Farm commodities leap to new record despite some softer export trends

NAB rural commodities index hits new record thanks to rain, low $A


National Australia Bank's Rural Commodities Index jumped another 5.8 per cent in March


After hitting a record high in February, the National Australia Bank's Rural Commodities Index jumped another 5.8 per cent in March, energised by better seasonal conditions, the devalued dollar and solid domestic demand for farm sector produce.

NAB agribusiness economist Phin Ziebell said the coronavirus's depreciating pressure on the Australian dollar was turning into a major positive for farmers and exporters as it boosted prices in local currency terms, although producers faced slightly higher input prices.

At the start of the year NAB's national rural commodities monitor, based on an index rating which began in 2010, sat at 140 points.

By last month it had zoomed above 160 and even hit 180 in NSW.

After a 2019 best forgotten, 2020 is shaping up very well - Phin Ziebell, National Australia Bank

NAB has tipped the dollar, currently worth about US61 cents after slipping to US57c in mid March, would stay under US63 this year because of global economic pressures triggered by the coronavirus pandemic.

Apart from the low dollar's export friendly advantages, NAB's latest Rural Commodities Wrap outlined two other major positives for agriculture amid the COVID-19 confusion - a vast improvement in the seasonal outlook and high domestic demand for staples like meat and flour.

"After a 2019 best forgotten, 2020 is shaping up very well," Mr Ziebell said.

"The Reserve Bank of Australia has now cut the cash rate to 0.25 per cent, and unconventional monetary policy is being used to keep the three-year government bond yield at around 0.25pc.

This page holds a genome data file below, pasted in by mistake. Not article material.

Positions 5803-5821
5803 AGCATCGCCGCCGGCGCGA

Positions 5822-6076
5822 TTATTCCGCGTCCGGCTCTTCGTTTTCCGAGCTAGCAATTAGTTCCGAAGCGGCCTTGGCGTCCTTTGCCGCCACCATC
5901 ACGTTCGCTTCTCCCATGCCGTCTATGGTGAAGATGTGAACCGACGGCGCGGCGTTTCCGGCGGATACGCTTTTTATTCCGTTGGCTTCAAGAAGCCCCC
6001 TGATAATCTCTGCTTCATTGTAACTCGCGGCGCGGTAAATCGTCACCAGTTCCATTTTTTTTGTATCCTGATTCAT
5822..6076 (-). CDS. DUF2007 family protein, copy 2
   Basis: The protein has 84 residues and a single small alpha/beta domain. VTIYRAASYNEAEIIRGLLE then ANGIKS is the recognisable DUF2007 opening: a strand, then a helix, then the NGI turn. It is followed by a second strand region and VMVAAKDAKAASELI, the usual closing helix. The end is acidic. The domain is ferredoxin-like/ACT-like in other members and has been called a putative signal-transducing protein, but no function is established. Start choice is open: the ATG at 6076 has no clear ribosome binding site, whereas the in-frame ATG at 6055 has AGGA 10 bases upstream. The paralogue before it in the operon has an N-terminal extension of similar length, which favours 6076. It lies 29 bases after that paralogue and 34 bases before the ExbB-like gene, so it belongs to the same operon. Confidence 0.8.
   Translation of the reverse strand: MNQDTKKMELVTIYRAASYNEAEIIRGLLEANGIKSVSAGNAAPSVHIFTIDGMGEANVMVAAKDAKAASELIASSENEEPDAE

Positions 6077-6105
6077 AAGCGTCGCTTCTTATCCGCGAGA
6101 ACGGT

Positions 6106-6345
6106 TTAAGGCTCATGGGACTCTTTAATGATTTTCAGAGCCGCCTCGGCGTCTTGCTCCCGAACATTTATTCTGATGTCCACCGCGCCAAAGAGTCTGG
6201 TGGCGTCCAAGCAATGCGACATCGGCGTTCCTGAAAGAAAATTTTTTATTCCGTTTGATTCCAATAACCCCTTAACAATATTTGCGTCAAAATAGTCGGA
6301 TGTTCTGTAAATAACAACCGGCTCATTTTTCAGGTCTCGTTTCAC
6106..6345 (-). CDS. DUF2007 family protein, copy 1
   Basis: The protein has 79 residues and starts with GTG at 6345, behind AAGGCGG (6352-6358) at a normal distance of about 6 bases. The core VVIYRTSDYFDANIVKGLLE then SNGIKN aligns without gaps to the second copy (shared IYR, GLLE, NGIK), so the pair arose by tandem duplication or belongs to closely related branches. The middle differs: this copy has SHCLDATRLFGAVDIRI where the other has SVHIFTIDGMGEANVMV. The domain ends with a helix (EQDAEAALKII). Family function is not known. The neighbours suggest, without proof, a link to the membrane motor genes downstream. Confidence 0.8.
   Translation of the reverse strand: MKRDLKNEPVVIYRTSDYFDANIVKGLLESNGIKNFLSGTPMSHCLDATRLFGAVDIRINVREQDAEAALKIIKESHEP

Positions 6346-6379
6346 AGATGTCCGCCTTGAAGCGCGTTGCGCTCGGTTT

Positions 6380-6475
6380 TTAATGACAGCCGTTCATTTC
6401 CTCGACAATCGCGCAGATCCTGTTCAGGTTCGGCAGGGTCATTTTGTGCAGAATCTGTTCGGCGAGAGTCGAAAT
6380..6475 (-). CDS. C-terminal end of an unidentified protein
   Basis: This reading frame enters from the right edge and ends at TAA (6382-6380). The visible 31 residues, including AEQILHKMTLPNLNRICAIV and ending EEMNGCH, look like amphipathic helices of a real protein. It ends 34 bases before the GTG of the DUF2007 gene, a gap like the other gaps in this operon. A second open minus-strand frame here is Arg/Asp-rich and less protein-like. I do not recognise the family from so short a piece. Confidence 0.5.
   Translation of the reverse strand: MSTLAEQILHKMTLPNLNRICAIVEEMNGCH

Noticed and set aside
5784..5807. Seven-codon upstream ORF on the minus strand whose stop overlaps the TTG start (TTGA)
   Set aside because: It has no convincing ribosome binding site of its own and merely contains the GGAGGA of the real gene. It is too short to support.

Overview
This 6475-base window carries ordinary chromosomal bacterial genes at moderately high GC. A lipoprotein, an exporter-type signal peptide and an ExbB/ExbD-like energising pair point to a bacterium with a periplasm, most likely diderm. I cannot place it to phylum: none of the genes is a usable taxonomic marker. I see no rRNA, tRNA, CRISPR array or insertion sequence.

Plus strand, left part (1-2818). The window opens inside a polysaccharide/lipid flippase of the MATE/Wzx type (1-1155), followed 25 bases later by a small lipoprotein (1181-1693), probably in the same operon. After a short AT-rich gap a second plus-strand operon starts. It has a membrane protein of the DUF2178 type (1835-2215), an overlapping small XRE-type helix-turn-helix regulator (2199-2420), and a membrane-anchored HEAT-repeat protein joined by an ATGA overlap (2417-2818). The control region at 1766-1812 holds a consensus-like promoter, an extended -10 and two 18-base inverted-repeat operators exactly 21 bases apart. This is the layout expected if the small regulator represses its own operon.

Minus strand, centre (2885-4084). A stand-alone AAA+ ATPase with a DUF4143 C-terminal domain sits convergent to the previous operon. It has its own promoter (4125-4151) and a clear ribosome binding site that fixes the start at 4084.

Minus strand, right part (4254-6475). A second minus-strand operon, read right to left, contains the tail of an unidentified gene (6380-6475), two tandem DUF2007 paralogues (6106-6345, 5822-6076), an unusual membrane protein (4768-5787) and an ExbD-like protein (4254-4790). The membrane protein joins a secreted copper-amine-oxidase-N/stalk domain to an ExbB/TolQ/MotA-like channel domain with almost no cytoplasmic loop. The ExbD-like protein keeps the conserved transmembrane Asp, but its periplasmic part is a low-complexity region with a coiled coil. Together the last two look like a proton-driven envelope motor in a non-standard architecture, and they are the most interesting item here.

"The COVID-19 crisis means considerable uncertainty remains for the global economic outlook, but NAB forecasts point to an AUD around the USD 0.63 mark by the end of 2020."

Export pressures

While Australia's high value, premium product food exports, particularly meat, could lose some market momentum as global consumers faced greater economic insecurity and unemployment concerns, and restaurants stayed closed, Mr Ziebell said, on balance, domestic livestock restocker demand should provide a timely counterbalance, pulling prices away from global fundamentals.

"Domestic demand for staples is high, and while most hoarding is likely to be transient, there is a move from some grain exporters to secure more domestic supplies," he said.

"Root zone moisture is well above average in southern Queensland, most of NSW and Victoria and Tasmania, and the three-month outlook points to well above average rainfall across most of the country.


In the livestock sector, the competing forces of strong restocker interest and challenging global market fundamentals would place different pressures on beef and lamb prices in coming months.

Grain's looking good

Grain continued trading above international benchmarks, although the gap is closing due to higher global prices and the lower dollar.

"Two months ago, we would have expected prices to fall back in line with global fundamentals," Mr Ziebell said.

"It now looks like the opposite has happened with global fundamentals supporting local prices amidst consumer stockpiling and the spectre of export restrictions in some markets.

"The combination of a good season and good prices is the holy grail for grain growers and comes as welcome relief after two very tough seasons for most of eastern Australia."

Input roller-coaster

While fertiliser prices fell substantially last year, bank analysts now suggested 2020 could be a roller-coaster, complicated by the benefits of lower global energy prices, but possible supply issues.

A low dollar would also intensify import costs for fertiliser and fuel.

COVID-19 meant demand for fibres like cotton and wool were likely to slip and prices had already started to fall.

"Wool prices have dropped significantly, which is a trend we expect to continue due to likely lower demand fundamentals for the remainder of 2020," Mr Ziebell said.

"We don't expect cotton's downward trend to be reversed while the current global economic turmoil continues."

While horticulture was enjoying mostly solid local demand, it also faced potentially bigger risks than other agriculture sectors because of a serious labour availability shortfall.

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